Optical Properties of Liquid Noble Gas Scintillators
Dr. Alexander Neumeier (Physik-Department E15, TUM)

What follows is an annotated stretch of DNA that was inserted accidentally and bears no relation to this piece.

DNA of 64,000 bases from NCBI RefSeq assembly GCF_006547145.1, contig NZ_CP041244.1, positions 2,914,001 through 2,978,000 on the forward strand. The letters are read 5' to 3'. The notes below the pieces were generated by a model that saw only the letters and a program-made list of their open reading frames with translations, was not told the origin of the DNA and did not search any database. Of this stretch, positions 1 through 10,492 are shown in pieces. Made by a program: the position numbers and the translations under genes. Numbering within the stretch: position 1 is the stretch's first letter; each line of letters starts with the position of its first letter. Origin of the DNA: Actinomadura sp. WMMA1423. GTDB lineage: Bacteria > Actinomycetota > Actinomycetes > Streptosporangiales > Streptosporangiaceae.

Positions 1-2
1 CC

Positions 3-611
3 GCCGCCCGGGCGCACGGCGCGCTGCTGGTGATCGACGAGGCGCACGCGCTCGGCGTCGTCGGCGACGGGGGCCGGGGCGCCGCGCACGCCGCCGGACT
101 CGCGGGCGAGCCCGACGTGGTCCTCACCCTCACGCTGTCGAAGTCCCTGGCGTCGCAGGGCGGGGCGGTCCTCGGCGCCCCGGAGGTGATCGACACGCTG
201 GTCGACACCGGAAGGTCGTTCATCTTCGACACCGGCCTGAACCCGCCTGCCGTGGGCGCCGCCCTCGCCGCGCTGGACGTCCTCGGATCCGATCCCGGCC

Liquid noble gases, liquid argon and liquid xenon in particular, have many applications in rare event phyiscs such as direct dark matter search, neutrinoless double-beta decay, and high-energy neutrino physics. Due to their high scintillation efficiency and their ability to be cleaned chemically to a high level of purity, they are a very attractive detector material. The main part of the talk will focus on a recent discovery of intense infrared (IR) emission in liquid argon doped with a small amount of xenon. The different measurement techniques in the vacuum ultraviolet (VUV) and the infrared region (IR) will be presented. Wavelength and time resolved emission spectra of xenon-doped liquid argon in the VUV and in the IR under electron-beam excitation will be presented. A tentative assignment of the IR emitting species using complementary absorption information will be given. Using both the VUV and the newly found IR emission simultaneously will be discussed as a new detector concept. Earlier work of our group concerning the scintillation properties of pure liquid argon will be compared with the results from xenon-doped liquid argon. Wavelength and time resolved emission spectra of pure liquid argon under electron and ion-beam excitation will be presented.